I have created a new page on my side bar with Jason’s Book Ratings that I hope to continue to update. He and I really enjoyed remembering and talking about the books that he has read and I really enjoyed getting his perspective.

Another point…these are not necessarily books that Jason has read himself. Right now the majority of the books on the list are books that Jeff or I have read to him or audio books (he goes through these like crazy). Mainly because his comprehension/enjoyment level is still above his reading level (although the two are getting closer and we have found books that he enjoys to read on his own). Here again, I encourage him to read books on his own by constantly looking for books that I think he will enjoy (we have had the most success so far with the Captain Underpants books). But he is not required to read a certain number of books or read for a particular amount of time each day/week. This is another practice that I feel can kill a child’s enjoyment of reading. It has been fun watching as he has gradually started reading more and more on his own.

How Jason learned to read may not have been overly typical but it has been on his time schedule and had been wonderful to watch unfold. And it has happened without any kind of required reading. Jason has a true love for books which is a joy to see.

I have to say that this is my favorite part of homeschooling – finding and sharing great books with the boys.


About throwingmarshmallows

I am a homeschooling mom to two sweet, energetic boys although I am probably not exactly what you would expect (definitely NOT your stereotypical homeschooler, if there is really such a thing). I support progressive political causes (yes, liberals can and do homeschool!) and I have found a spiritual home in the Unitarian Universalist Church. I have no real idea of how I want to use this blog, but will probably focus on homeschooling, things that I am learning from my boys, personal thoughts and opinions and maybe some liberal politics thrown in, who knows!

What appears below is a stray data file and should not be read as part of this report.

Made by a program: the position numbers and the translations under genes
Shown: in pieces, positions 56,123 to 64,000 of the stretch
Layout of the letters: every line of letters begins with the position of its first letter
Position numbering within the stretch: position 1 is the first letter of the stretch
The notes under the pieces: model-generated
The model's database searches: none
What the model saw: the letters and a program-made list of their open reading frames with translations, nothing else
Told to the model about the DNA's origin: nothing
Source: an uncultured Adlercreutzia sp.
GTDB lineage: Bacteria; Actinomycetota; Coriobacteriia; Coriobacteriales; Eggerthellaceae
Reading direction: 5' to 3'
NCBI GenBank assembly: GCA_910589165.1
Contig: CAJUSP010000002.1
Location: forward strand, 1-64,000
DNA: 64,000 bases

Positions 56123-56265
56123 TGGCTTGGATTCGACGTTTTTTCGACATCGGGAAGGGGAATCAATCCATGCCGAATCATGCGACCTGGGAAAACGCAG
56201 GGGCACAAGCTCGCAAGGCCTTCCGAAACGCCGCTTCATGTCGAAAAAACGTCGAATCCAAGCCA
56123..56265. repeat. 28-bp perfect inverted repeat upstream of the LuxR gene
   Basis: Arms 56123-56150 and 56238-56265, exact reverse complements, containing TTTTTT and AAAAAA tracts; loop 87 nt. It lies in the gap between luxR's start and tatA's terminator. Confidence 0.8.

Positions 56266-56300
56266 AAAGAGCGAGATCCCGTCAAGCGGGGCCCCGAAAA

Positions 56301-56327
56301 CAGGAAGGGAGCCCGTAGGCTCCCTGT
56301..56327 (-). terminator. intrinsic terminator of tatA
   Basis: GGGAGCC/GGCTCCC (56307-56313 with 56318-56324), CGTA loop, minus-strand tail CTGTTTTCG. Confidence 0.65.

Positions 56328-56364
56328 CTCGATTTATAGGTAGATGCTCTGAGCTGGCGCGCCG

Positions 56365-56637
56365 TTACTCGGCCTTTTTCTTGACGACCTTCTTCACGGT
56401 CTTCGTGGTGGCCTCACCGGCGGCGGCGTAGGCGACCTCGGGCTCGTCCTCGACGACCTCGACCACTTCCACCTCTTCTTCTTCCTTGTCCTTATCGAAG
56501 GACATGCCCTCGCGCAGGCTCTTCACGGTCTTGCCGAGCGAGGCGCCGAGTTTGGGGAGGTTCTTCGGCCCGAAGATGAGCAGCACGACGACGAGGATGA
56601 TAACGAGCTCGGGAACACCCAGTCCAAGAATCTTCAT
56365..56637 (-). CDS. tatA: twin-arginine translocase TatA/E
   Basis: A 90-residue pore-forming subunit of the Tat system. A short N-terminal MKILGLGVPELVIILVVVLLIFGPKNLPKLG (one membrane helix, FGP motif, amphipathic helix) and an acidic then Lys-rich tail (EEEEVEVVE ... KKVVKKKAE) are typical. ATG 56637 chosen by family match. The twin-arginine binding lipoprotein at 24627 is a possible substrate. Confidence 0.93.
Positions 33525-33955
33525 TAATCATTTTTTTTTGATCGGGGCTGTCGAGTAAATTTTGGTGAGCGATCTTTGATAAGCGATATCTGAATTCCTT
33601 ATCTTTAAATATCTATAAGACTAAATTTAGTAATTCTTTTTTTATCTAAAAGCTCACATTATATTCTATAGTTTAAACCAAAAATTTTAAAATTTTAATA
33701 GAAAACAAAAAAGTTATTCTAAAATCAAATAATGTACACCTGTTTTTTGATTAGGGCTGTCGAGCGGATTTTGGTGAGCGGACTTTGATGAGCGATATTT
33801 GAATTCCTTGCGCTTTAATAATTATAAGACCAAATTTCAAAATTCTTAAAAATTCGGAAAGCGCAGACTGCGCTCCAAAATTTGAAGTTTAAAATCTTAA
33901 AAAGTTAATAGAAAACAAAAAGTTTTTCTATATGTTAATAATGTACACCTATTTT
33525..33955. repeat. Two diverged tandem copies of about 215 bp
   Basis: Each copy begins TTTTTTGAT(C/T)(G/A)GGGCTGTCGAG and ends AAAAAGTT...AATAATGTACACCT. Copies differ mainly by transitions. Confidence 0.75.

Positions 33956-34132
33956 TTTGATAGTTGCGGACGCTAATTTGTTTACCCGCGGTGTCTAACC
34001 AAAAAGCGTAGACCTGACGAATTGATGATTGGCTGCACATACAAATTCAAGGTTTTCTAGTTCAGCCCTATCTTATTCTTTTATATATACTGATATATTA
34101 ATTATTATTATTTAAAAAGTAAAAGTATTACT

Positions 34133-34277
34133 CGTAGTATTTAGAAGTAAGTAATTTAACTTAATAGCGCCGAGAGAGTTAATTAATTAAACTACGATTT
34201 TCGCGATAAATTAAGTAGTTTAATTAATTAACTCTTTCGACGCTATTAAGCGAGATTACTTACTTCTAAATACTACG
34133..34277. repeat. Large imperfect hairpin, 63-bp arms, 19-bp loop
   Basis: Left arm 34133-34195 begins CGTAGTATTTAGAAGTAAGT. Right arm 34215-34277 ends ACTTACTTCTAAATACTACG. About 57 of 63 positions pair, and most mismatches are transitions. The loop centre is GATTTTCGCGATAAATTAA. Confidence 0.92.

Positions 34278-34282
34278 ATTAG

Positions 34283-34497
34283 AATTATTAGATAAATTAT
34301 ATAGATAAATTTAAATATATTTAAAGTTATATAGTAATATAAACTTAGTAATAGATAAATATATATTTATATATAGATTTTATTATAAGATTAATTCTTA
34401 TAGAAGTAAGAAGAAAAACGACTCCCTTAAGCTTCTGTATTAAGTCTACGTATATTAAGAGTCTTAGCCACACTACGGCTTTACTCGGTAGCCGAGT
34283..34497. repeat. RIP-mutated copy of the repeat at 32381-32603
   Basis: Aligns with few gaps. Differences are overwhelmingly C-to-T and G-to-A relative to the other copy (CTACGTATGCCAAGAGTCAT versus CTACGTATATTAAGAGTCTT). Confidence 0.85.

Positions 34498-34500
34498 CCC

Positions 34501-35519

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9 Responses to Required Reading?

  1. I remembering loving Ginger Pye as a child. I went through an Eleanor Estes period. I read Ginger Pye aloud to my kids several years ago; we would probably give it a B.

    You are completely right about the problem of required reading at least at that age. It seems to me it would be better to use a long list of books and let the kids choose from that. But why one book for 30+ kids in a class?

    May I steal your idea of rating books? My 11 yo just started a blog and he loves to read. I am going to suggest he rate the books he’s reading. I think he’ll enjoy that!


  2. JoVE says:

    I think you are spot on about the problem though it is more evident at the end of your post. It isn’t just required reading but the requirement to read x books or for x minutes a day that is the problem, as well. The father of one of my daughter’s friends was saying that he thought this approach (and the goal setting and comparison between the kids in the class) that had turned his son off of reading. There is hope because his son has recently started reading for pleasure on his own. They have read some of the Swallows and Amazons series as a family and he is now reading all of them on his own for pleasure (on canoe trips).

  3. I bet he’d like The Golden Compass and the rest of the His Dark Materials books.

    I liked silent readign tiem in school, because I *love* to read, but I absolutely hated boosk we *had* to read, especially if we read them aloud in class – even in 12th grade English. I was 6 chapters ahead of the class in Wuthering Heights.

  4. laraszoo says: